The number of people who have died after testing positive for coronavirus in the UK has increased by 119 to 584 in 24 hours.
At the end of Wednesday, the UK count had stood at 465.
The number of people who have tested positive for coronavirus in the UK now stands at 11,658.
The number who have tested negative stands at 93,208.
The timescale for reporting figures changed as of today, meaning the latest deaths were recorded between 5pm on 24 March and 5pm on 25 March.
NHS England said on Thursday that a further 107 people had died in England, taking the total to 521.
It said Wednesday's low rise of 28 deaths was because they only covered 9am to 5pm - not 24 hours.
Cases in England rose 1,809 to 11,338.
First Minister Nicola Sturgeon had announced three deaths in Scotland earlier, with the number of positive COVID-19 tests in the country having also increased from 719 to 894 - a rise of 175 in a day.
Public Health Wales said another six people had died and a further 113 people had been diagnosed with the disease, bringing the total number of confirmed cases there to 741.
Northern Ireland's Public Health Agency said another three people had died after testing positive with the illness there, adding that the total number of confirmed cases had reached 241 - a rise of 32.
Those rises bring the regional totals to:
Of the 107 deaths in England announced on Thursday, 40 were recorded in the West Midlands - with Royal Wolverhampton NHS Trust accounting for 18 of that total.
More people have now died with COVID-19 at that trust than at any other in England outside London.
In total, 90 people who tested positive for coronavirus have now died in the West Midlands, the highest total outside the capital, where 177 people have now died with the virus.
While NHS England announced these deaths at 5pm on Thursday, many of the patients had died earlier this week or last week.
All the patients were aged between 32 and 102 and all but two of them (who were 71 and 86) had underlying health conditions.
Dr Robin Howe, incident director for the coronavirus outbreak at Public Health Wales, said: "Novel Coronavirus is now circulating in every part of Wales."
The Scottish government, which has brought an extra 1.5 million face masks to protect health and social care staff, hopes to have powers to enforce social distancing in place by the end of today.
Speaking at St Andrew's House in Edinburgh, Ms Sturgeon said people who break the rules could be subject to prohibition notices and liable for on-the-spot fines and prosecution.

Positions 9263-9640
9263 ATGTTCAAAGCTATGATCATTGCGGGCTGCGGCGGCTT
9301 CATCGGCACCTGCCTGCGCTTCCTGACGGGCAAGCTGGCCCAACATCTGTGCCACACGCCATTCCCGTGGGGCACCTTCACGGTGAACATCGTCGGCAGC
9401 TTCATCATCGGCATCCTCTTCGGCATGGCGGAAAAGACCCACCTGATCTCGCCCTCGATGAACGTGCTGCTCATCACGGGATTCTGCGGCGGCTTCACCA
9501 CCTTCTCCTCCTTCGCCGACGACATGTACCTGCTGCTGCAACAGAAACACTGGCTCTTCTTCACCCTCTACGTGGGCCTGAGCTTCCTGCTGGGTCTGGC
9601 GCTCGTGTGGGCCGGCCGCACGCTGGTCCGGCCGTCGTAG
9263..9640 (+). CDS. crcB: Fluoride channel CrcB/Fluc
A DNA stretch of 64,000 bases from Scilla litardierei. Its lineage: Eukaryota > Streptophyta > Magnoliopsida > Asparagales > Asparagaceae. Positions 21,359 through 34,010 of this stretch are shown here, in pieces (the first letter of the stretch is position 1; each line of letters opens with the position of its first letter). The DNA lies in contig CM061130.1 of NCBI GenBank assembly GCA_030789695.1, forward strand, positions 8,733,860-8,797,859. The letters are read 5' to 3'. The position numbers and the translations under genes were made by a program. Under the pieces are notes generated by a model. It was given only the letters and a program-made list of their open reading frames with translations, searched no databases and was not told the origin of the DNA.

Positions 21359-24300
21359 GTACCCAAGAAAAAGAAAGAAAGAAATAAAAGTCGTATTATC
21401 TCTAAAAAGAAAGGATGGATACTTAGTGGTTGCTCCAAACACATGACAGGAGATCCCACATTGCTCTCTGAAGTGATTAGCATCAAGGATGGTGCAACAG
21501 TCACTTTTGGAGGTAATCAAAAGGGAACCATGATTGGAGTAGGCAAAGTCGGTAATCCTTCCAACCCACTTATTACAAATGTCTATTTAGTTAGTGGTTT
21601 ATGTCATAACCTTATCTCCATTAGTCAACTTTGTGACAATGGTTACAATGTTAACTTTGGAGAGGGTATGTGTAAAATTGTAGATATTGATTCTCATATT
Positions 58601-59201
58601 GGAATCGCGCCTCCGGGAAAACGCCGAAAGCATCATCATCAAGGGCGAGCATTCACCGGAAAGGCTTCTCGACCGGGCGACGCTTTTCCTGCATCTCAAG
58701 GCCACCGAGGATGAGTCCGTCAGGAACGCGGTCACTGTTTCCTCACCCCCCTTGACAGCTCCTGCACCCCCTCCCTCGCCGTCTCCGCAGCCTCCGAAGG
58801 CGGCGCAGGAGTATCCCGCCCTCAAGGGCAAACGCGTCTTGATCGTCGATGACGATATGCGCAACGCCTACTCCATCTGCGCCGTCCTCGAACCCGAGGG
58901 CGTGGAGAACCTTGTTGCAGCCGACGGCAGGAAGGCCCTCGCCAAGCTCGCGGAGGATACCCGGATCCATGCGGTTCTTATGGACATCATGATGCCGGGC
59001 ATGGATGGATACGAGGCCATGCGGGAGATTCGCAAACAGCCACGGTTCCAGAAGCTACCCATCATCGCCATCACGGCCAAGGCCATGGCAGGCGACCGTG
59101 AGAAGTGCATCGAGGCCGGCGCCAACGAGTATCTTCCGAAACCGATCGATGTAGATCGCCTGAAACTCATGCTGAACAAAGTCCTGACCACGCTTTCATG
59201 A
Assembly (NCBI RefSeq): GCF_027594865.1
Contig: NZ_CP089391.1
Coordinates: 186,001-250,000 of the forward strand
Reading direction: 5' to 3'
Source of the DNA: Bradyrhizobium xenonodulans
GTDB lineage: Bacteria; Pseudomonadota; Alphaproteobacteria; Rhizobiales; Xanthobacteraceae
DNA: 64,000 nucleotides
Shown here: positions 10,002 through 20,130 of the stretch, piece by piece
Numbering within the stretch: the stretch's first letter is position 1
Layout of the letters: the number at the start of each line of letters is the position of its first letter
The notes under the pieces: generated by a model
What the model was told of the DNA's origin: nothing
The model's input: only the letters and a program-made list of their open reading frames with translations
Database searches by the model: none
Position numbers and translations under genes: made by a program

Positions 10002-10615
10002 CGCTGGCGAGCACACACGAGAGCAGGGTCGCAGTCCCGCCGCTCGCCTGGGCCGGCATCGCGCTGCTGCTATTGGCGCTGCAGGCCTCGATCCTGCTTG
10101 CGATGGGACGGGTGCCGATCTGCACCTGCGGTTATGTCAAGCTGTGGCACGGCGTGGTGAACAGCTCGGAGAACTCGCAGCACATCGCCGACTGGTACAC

"The police will continue to take a soft approach to enforcement", but they will have the power to act, she said.
Ms Sturgeon added that safeguards would be in place which would be reviewed every 21 days, and the new legislation would last a maximum of six months.
Scotland's chief medical officer, Catherine Calderwood, said between 40,000 to 50,000 people in the country may be infected with coronavirus.
"It has been very encouraging see the empty streets and shops and transport around Scotland. This is going to be a long haul and I encourage people as the weekend comes... to not relax those roles, to not be tempted to see other families from other households," she said.
It comes as south of the border, North Yorkshire police announced the force will be using checkpoints in the region to ask drivers if their journey is essential in a bid to prevent people from going outdoors.
Assistant Chief Constable Mike Walker said: "The new and significant restrictions announced by the prime minister on Monday evening spell out very clearly what each and every one of us must do to save lives. The message is clear and the warning stark. Stay at home, save lives.
"These are the lives of the people we know and love. Our partners, mothers, fathers, sisters, brothers, children, grandparents.
"You may never be in such a position again where your simple actions will lead directly to saving lives."
The force also said the checkpoints would be random and unannounced.
There is also a UK-wide push on increasing the number of ventilators that can be manufactured in time for the expected surge in coronavirus patients across the UK in around three weeks.
COVID-19 has overwhelmed well-resourced hospitals in northern Italy, alarming doctors in Britain.
The NHS has more than 8,000 ventilators, but the government says 30,000 will be needed.
The PM's spokesman said thousands of new ventilators will arrive in the coming weeks, with thousands more in the coming months, and the NHS will determine where they go based on "operational need".
He added all manufacturers turning their efforts to making ventilators must pass tests from expert clinicians and health regulators before purchases are made.
Billionaire entrepreneur Sir James Dyson said the government has ordered 10,000 ventilators from his company.
Ministers are being urged to step-up testing for coronavirus, especially among health workers, so they can get back to work as soon as possible if they have already had the virus.
But Professor Chris Whitty, the UK's chief medical officer, has dismissed suggestions a coronavirus antibody test will be ready to buy online next week.
He said the accuracy of the tests needed to be properly tested before they were made available.
In a gesture of thanks to honour frontline NHS staff, everyone across the nation has been invited to join in a mass round of applause from their doorsteps, windows and balconies tonight at 8pm.